The Lake Nyos disaster occurred on 21 August 1986, when a limnic eruption at Lake Nyos, in northwestern Cameroon, produced a large cloud of carbon dioxide (CO2), which descended onto nearby villages, killing 1,700 people and 3,500 livestock.

The eruption triggered the sudden release of about 100,000–300,000 tons (some sources state as much as 1.6 million tons) of CO2. This gas cloud rose at nearly 100 kilometres per hour (62 mph) and spilled over the northern lip of the lake. It then rushed down two valleys, branching off to the north, displacing all the air and suffocating people and livestock within 25 kilometres (16 mi) of the lake.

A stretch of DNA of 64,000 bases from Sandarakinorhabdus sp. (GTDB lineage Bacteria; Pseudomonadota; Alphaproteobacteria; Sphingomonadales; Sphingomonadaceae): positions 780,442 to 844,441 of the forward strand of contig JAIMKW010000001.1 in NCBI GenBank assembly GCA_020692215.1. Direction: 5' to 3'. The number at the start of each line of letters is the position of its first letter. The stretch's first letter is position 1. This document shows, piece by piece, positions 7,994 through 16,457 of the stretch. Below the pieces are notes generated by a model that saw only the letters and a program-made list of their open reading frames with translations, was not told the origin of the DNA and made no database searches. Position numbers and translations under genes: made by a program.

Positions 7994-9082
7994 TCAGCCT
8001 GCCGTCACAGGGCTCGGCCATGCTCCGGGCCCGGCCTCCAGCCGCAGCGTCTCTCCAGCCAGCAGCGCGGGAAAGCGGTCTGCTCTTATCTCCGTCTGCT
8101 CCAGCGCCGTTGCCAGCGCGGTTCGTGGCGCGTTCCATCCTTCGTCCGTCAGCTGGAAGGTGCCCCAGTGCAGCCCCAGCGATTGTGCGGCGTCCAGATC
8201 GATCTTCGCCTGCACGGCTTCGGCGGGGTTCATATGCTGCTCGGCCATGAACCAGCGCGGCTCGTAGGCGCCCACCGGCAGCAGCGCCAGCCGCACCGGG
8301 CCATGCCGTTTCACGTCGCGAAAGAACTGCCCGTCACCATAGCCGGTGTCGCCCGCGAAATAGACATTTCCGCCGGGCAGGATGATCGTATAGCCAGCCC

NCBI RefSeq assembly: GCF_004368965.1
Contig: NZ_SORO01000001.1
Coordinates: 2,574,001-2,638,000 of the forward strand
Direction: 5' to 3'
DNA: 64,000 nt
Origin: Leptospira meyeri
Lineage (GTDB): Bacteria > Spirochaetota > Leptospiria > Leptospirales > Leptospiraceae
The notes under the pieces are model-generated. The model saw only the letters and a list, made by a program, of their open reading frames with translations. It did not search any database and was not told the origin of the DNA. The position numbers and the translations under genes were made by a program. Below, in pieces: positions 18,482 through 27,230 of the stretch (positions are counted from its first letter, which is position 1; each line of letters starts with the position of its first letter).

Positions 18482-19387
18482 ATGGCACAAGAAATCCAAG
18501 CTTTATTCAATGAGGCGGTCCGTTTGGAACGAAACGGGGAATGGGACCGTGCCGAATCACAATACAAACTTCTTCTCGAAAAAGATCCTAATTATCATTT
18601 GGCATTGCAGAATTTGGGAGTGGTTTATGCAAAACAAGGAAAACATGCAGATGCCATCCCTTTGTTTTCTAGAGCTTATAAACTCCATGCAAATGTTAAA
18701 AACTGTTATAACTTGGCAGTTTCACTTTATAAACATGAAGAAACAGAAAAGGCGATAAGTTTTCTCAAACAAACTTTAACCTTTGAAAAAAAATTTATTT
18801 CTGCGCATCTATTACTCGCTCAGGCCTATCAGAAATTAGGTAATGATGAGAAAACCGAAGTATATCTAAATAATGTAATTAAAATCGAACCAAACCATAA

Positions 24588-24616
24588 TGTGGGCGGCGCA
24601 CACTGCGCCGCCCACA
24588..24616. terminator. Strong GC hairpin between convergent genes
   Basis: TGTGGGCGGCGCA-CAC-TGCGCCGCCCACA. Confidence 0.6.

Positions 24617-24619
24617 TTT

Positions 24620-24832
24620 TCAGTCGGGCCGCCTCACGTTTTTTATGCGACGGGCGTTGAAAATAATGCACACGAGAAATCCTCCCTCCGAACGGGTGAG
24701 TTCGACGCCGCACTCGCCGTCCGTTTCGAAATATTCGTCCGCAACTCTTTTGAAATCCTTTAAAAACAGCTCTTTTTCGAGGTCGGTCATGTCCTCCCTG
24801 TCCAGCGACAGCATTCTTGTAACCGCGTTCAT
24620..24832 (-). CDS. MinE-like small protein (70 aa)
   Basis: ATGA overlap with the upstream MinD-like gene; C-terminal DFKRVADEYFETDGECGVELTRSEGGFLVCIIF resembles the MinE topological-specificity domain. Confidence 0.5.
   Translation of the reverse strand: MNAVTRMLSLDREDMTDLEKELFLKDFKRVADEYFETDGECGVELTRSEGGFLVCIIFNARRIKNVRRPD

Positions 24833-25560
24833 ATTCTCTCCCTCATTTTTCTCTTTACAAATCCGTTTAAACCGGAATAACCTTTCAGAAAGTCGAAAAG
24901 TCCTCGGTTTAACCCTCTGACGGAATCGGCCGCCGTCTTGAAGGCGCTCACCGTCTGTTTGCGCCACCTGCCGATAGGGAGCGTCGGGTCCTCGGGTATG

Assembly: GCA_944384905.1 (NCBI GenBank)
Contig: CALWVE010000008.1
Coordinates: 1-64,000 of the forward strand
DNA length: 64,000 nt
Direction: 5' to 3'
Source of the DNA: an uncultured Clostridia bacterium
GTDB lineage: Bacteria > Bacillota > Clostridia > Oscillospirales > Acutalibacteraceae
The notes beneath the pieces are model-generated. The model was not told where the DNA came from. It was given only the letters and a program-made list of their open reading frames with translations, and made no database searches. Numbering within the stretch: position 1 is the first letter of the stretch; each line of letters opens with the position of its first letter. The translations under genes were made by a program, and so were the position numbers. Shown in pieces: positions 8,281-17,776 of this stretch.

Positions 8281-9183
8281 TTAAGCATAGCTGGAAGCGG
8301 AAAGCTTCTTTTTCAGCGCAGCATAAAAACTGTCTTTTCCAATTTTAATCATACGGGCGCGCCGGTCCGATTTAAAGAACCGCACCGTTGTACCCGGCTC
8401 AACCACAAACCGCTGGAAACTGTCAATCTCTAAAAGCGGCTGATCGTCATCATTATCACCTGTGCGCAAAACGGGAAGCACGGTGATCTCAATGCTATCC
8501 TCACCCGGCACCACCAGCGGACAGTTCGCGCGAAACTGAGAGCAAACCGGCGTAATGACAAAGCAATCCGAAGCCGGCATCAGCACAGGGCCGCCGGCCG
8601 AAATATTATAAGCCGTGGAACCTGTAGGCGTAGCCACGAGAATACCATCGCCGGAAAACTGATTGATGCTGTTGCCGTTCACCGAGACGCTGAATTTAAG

A degassing system has since been installed at the lake, with the aim of reducing the concentration of CO2 in deep waters and therefore the risk of further eruptions.

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